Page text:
• Good price for a great building with the extra lot IF you get someone knowledgeable to check it out and make sure the place is not polluted terrible. Years of embalming fluids possibly being spilled, left around or so on could be a nightmare to clean up.

  • That’s a huge lot with a curb cut, and priced right to be torn down and replaced by a large, awesome residential project. Hallelujah.

    • Amen. Wouldn’t mind office around the way either… get some daytime foot traffic around.

      • Either would be an improvement.

        In fact, an office at that location makes a lot of sense for commuters….maybe a quick project for Doug Jemal?

  • Rhode Island from the metro to north capital is REALLY hitting its stride

  • Lots of typical disrespect here for the history of a neighborhood some of you feel entitled to claim.. Ironically, much of the well-kept real estate in this part of DC belongs to funeral parlors. Because segregation extended to death, the mortuary business was a guaranteed success in good times and bad for black business people for more than a 150 years, and passesd down from generation to to generation. These were always among the wealthiest in the community. Look around and you’ll notice some of the best property–beautifully preserved brownstones and mansions–are funeral parlors. There must be at least 20 within a half mile of Petworth metro.

    They’re slowly going out of business and I expect some of you will be fighting to pay 800K for tiny piece of one in a few short years.

    • your tone is amusing.

    • what disrespect are you talking about?
      what entitlement? people say “my neighborhood” for where ever they live. is that really a problem? and who that lives here doesn’t like it? just some trolls.

      walk around and talk to your entitled neighbors, i guarantee you’ll find more respectful opinions that you are suggesting.

      and yes, funeral homes were historically a good business. all over the nation, not just dc.

    • I take your point about the historical role funeral homes have played District communities, and also about the quality of some of the buildings.

      On the other hand, this building is hideous and lots of people would be generally skeeved about moving into a funeral home. It isn’t disrespectful to make either point. Also, nothing that’s been said here is more disrespectful to any community than what Bacon’s been doing to a couple of original Wardmans up on 14th Street.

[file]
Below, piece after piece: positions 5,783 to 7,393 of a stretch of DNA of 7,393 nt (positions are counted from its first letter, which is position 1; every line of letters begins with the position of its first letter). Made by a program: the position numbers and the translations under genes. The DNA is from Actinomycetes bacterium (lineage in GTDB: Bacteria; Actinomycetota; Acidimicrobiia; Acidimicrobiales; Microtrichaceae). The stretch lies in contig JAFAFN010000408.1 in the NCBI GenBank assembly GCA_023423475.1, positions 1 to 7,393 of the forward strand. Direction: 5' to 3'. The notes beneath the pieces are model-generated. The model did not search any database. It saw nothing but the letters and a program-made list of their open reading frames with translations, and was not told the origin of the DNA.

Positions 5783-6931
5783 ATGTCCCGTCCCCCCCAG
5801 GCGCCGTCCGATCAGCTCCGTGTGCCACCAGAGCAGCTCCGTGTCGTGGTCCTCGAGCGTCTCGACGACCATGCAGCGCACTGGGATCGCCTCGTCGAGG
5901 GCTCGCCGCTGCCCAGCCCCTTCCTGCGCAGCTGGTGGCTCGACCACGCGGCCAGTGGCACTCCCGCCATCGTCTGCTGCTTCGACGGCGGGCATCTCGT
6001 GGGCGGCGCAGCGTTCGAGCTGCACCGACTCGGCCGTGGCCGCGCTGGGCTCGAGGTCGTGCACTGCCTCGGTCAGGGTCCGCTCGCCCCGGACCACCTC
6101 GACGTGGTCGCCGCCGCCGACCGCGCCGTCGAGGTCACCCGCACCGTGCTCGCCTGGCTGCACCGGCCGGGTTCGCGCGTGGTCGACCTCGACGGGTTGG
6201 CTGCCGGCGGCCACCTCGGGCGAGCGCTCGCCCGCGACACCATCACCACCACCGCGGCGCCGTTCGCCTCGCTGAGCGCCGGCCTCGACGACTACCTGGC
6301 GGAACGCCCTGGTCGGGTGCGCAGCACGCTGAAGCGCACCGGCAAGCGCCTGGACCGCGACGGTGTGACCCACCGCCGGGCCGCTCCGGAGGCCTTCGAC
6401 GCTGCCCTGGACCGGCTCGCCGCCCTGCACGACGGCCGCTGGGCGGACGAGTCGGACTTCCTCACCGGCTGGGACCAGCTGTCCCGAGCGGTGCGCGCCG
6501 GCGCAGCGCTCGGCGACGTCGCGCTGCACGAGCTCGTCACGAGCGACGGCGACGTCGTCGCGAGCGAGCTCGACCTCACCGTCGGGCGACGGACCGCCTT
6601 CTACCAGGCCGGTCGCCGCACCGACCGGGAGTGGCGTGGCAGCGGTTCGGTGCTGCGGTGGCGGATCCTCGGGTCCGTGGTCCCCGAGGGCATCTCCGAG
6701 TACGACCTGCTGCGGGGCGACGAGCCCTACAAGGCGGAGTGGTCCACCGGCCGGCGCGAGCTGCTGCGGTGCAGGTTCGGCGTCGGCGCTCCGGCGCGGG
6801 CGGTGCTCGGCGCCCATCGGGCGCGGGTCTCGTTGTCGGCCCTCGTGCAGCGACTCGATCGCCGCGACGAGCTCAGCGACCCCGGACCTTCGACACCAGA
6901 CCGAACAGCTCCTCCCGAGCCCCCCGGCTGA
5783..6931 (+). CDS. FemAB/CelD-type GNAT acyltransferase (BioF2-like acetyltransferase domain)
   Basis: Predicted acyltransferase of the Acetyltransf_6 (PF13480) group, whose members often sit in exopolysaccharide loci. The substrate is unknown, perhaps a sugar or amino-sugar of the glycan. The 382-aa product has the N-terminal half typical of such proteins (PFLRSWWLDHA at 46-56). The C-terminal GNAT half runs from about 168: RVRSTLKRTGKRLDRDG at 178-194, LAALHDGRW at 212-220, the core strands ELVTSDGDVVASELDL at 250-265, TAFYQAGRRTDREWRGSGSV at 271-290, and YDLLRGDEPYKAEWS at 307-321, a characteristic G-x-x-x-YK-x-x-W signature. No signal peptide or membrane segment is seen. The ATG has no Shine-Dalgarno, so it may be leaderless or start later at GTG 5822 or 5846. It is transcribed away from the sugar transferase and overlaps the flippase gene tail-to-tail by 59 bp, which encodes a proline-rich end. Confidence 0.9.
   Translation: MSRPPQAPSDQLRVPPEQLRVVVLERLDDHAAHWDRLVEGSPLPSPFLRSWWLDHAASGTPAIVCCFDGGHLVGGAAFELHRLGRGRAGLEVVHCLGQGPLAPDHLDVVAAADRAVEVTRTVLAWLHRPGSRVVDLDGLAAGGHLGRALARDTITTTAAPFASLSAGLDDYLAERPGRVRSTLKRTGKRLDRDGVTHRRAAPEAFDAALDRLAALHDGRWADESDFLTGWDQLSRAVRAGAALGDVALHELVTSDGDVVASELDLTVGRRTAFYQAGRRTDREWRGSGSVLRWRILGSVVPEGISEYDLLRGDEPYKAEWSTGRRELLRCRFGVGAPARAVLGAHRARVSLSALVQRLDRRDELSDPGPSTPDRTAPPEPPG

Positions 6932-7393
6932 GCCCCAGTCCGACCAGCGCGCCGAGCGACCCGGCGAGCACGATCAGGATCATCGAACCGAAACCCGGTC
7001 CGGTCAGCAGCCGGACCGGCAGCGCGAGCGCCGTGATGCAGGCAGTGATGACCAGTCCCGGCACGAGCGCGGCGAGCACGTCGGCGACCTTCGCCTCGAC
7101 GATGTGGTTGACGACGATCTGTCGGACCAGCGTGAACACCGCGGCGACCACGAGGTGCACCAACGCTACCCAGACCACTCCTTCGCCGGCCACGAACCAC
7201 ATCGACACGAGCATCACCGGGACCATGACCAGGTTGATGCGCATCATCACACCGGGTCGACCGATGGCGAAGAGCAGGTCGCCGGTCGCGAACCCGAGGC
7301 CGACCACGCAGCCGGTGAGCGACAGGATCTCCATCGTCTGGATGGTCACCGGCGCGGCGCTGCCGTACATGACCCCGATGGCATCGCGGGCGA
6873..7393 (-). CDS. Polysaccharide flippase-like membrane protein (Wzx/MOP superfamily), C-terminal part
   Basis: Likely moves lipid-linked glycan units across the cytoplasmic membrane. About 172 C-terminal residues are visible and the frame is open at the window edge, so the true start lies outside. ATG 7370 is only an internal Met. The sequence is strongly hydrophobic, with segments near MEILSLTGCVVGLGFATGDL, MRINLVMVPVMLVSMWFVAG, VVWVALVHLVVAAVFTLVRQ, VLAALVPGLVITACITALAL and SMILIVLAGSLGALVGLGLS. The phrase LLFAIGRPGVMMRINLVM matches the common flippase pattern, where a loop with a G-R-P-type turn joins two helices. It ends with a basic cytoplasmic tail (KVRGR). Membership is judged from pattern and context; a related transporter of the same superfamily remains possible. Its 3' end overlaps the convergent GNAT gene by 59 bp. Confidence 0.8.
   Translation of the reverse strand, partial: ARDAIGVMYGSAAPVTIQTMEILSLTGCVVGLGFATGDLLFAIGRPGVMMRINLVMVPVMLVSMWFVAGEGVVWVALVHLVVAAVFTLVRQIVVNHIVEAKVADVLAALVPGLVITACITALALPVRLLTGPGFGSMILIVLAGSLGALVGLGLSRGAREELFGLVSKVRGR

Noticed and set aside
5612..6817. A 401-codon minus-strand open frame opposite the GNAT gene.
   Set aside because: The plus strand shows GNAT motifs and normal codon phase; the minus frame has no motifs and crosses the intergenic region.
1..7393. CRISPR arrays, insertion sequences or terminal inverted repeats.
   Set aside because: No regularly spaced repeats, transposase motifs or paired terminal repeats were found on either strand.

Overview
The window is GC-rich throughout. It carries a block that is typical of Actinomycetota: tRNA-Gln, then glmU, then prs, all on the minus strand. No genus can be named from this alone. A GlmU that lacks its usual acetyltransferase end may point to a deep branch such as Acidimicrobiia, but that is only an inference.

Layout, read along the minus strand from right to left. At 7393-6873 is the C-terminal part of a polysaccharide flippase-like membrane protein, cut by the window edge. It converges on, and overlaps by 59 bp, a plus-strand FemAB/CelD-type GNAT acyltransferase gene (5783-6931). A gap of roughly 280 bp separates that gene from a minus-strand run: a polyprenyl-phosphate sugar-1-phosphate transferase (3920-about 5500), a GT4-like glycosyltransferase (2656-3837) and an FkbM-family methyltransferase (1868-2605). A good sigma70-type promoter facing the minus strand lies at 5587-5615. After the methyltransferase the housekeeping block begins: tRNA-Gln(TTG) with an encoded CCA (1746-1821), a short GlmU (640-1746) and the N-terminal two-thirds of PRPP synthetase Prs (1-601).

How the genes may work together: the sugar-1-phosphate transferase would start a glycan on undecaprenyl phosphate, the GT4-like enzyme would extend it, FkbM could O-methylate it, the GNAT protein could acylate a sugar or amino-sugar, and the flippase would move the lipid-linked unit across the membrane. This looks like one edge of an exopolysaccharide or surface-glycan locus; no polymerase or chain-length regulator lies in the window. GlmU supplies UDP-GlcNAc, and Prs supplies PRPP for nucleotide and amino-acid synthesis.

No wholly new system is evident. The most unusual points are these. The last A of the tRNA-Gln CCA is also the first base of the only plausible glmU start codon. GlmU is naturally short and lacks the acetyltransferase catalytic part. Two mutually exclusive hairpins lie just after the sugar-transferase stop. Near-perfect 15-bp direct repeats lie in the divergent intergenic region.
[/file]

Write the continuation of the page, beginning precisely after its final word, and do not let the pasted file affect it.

• Quick question – – I wonder if this was BUILT as a funeral home, or was it built as a single family home??? I would imagine with all the lovely homes on corner lots in that neighborhood, it might just have originally been a grand home. Would love to see old pics of those intersections.

    • Um, who’s being disrespectful here?

      • Maybe the folks throwing around the words “hideous”, “ghetto”, and generally complaining that the building is a blight on the neighborhood simply because it hasn’t undergone an expensive renovation. It was a successful business that served real people for over 85 years and the building appears to have been well maintained. Just because something isn’t gentrified doesn’t mean it’s worthless.

    • It was also a guaranteed way to soak people on the tragedy of their family losses.

  • wow. i’ve been driving past that place for years. will be surreal to see it replaced by a condo development. or whatever. there goes another landmark. i remember when there was a giant on florida ave near there too.

  • this is in the historic district right? unlikely it will be torn down.

    • it’s not contributing to the historic district. will be no problem to get it torn down. this is just like the Juniper condos which replaced a garishly out of place modernist church addition.

      • A building that’s over 100 years old, with some pretty unique and impressive architectural details, standing on one of the neighborhood’s most prominent corners… “not contributing to the historic district” just because you personally think it’s ugly?

        Historic districts, at least in theory, are about actually preserving history, not turning every neighborhood in DC into Old Town Alexandria.

      • You have no clue what you’re talking about. This will be one of the grandest buildings IF someone restores it’s original features.

  • Does anyone know when Frazier’s vacated – how long it’s been vacant?

  • Someone call the owner of ruff n ready!

  • some of these comments are both ignorant and sad. this was a prominent and well respected business in the dc community for generations. it’s architecture and well maintained awnings and grounds were a treasured landmark for anyone entering dc. it’s sad that the business didn’t survive. hopefully the new owner will show the property and the respect it deserves in whatever new form it takes.

  • This is the greatest landmark building in the whole FRINJ.

  • it will be torn down and turned into a CVS